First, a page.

Monday, 21 September 2015


By Zofeen T. Ebrahim

KARACHI, Pakistan - Though much-rejected and scorned during his lifetime, the great South Asian short-story writer and iconoclast Saadat Hasan Manto is making inroads into the hearts and minds of a new generation of Pakistanis, thanks to a biopic by filmmaker-director Sarmad Sultan Khoosat.

Sarmad Khoosat talking about his film. (Photo: Z.T. Ebrahim)
Written by the playwright Shahid Nadeem, and with Khoosat playing the protagonist, the film “Manto” comes 60 years after the Urdu-speaking author's death. It focuses on the last four years of his tormented life, as he drinks himself to oblivion.

But while the film has taken Pakistani cinema-goers by storm, it has also left them bruised and disturbed.

The movie shows Manto’s life juxtaposed with some seven to eight of his short stories and screen and radio plays, where his characters come and haunt him. The scenes are then interwoven with appearances by an alter-ego (who understands his inner torment and agony), played by the celebrated actor Nimra Bucha.

Many say it was not alcohol but the tragic events of the partition of the sub-continent that killed Manto. He was born in what is now present-day India, but he left, like millions of others, for Pakistan in 1948. 

The Manto poster: the rebel, the writer.
Some of his finest writings chronicle the partition period, and they touch a raw nerve even today as they force readers to re-live that era through the writer's words.

Manto put human suffering above everything else, beyond religion and patriotism, and he scathingly laid bare hypocrisy and pretense. This and other factors make the film disturbing.

"It's too intense and there is too much blood," said Ali, a young lawyer coming out of the theatre.

But this view is not the only one. After watching the film, television actor Saba Hameed said in an interview: "'s the truth that really jolts you."

If this is so, half of Khoosat's job is done and even rewarded. On a recent promotional talk show, when someone in the audience got up to tell him the film had too many disturbing visuals, the director was in fact quite pleased: "I want the audience to be disturbed and if it was, it means the movie has worked," he said, adding as an afterthought: "Manto would have approved of the stress given!"

The film does not portray Manto as an iconic figure but instead humanises him - for the person he was with all his flaws and faults.

Samad Khoosat makes another point. (Photo: Z.T. Ebrahim)
He is shown as an arrogant individual, who knows he is a great writer, honest to the point of being hurtful, an alcoholic who, in his weakest of moments, buys himself a bottle rather than precious medicine for his seriously ill daughter. He is also shown as a family man in one scene, painting a wall with his daughters.

Manto is equally seen surrounded by showbiz types and celebrities but they don't interest him - the underdogs do: people like a horse-carriage driver, the men at a mental hospital where he was admitted, prostitutes, even pimps.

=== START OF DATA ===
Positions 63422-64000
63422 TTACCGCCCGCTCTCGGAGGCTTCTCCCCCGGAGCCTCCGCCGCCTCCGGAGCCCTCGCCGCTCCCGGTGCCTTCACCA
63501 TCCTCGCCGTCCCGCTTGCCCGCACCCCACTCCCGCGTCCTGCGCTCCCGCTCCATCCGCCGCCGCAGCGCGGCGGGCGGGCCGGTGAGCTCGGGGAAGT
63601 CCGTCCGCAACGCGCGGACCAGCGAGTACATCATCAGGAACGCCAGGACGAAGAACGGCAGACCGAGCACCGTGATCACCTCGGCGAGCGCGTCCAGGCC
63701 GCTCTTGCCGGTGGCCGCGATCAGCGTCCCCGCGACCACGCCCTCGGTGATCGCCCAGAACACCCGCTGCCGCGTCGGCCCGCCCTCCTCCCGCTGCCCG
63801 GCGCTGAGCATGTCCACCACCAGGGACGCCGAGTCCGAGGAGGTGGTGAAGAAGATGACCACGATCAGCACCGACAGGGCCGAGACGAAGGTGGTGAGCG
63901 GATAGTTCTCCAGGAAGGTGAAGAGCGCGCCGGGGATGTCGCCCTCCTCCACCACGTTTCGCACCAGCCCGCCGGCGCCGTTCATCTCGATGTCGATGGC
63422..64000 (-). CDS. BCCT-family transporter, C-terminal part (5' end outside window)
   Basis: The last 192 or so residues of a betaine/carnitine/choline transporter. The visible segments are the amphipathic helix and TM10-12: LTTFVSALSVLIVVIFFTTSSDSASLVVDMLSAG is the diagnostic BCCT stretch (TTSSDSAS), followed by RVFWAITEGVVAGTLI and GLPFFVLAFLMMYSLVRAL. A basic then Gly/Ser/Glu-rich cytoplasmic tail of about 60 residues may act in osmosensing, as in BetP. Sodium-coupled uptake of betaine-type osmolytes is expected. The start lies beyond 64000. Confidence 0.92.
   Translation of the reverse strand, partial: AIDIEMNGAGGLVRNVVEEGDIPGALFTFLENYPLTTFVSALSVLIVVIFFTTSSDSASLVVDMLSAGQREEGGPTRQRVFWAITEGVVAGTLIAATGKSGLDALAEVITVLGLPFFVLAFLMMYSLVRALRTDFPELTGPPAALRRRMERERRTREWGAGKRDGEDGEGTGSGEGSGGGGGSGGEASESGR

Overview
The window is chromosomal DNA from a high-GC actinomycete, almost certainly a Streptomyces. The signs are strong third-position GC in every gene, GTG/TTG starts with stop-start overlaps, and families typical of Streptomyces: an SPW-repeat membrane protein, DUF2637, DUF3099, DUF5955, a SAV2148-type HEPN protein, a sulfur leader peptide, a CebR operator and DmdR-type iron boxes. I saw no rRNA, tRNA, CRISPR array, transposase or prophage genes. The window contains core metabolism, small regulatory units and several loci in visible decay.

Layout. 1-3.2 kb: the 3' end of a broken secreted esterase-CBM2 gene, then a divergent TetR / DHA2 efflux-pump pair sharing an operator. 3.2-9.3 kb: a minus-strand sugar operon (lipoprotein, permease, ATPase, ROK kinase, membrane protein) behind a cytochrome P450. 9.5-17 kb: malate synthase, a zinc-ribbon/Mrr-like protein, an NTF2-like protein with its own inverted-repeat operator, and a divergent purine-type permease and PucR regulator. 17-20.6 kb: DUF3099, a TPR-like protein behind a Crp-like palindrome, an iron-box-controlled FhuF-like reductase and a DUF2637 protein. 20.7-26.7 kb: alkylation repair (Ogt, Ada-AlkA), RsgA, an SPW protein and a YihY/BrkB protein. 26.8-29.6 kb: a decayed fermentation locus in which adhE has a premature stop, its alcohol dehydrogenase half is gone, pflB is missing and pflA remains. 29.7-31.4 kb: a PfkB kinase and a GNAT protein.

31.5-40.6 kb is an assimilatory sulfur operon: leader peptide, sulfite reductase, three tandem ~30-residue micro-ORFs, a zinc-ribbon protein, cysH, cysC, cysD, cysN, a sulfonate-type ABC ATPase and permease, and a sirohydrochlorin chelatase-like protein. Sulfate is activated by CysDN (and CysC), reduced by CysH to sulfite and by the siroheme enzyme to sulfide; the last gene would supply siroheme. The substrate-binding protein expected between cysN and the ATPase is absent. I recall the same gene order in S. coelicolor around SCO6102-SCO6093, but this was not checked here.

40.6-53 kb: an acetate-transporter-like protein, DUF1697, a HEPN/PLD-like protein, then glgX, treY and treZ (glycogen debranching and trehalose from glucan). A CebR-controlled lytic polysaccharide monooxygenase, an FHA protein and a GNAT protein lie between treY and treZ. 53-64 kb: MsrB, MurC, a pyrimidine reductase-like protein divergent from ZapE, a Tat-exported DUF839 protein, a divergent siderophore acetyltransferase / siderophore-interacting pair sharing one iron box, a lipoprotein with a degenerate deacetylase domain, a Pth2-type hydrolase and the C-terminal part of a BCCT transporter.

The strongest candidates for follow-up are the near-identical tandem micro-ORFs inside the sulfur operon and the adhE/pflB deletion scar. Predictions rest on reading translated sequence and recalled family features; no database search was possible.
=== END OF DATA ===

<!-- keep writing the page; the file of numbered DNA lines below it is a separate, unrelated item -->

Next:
He is obsessed with writing and conveying the truth in all its severity. In fact, it seemed he could foresee that he had much work to do, much to show, but time was running out.

A book of essays by Manto.
He was just 43 when he died in 1955, leaving behind 22 collections of short stories, several radio plays, a novel, collections of essays and personal sketches, and many film scripts.

For Khoosat, whose love affair with Manto began at a young age, this "passion project" was like a "dream come true". It got better when he was asked to play the lead role. "Who'd want to miss this opportunity?" he asked.

Calling it an unbelievable, almost "cosmic" journey that he was destined to undertake, Khoosat said he worked on the film for three years and termed that time as "living with Manto". While it took him just three months to shoot the film, it took over two-and-a-half years on the editing table meticulously going through hours upon hours of footage which he said "wasn't easy". 

It took Pakistan's government 57 years to acknowledge Manto as a short story writer of the Urdu language when he was posthumously bestowed with a Nishan-e-Imtiaz (Distinguished Service to Pakistan award) on August 14, 2012, the year of his centenary. That same year the idea to make a film on him was born.

Now that the movie has been released, how does it feel for Khoosat to be sharing his creation with the public? "I want to share him without fear," the filmmaker said.

Samad Khoosat signs a movie goer's book. (Photo Z.T. Ebrahim)
Sania Saeed, who plays Manto's wife Safiah, interrupted saying that Khoosat was “slowly and dangerously becoming really Mantoesque", and she thought that this breaking away from the protagonist was much needed.

While Khoosat may have immortalised the legend, to Saeed the bigger victory is to be able to present the film to the public and see their acceptance of a non-conformist. "Today, people can identify him for the person he was - someone who thought ahead of time," she said.

Ironically, while India and Pakistan squabble over just about everything, for years neither India (where Manto spent most of his life) nor Pakistan (where he spent the last few years) deemed it necessary to own and claim  the sizeable literary treasure that he produced.

But today Manto lovers have found it in them to pay tribute to this giant of an Urdu writer in a befitting manner. The film is expected to be released internationally in the coming months, with screenings in the United States and other countries.

Zofeen T. Ebrahim is a freelance journalist based in Pakistan.